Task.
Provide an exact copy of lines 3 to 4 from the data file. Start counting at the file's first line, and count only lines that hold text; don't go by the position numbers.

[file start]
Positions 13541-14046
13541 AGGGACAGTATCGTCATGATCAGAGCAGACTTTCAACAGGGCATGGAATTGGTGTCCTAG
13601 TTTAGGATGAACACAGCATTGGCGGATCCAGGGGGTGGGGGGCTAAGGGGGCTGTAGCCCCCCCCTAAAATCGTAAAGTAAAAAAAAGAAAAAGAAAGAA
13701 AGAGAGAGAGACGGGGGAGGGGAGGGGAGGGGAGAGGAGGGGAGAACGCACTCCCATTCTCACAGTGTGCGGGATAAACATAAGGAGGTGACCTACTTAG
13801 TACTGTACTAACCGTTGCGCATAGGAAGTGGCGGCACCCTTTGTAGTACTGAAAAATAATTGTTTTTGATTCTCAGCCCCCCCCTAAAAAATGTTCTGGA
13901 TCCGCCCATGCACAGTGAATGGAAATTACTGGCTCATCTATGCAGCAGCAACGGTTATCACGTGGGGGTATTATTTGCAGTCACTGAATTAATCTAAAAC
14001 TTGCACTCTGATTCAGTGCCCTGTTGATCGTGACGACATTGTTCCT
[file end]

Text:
13601 TTTAGGATGAACACAGCATTGGCGGATCCAGGGGGTGGGGGGCTAAGGGGGCTGTAGCCCCCCCCTAAAATCGTAAAGTAAAAAAAAGAAAAAGAAAGAA
13701 AGAGAGAGAGACGGGGGAGGGGAGGGGAGGGGAGAGGAGGGGAGAACGCACTCCCATTCTCACAGTGTGCGGGATAAACATAAGGAGGTGACCTACTTAG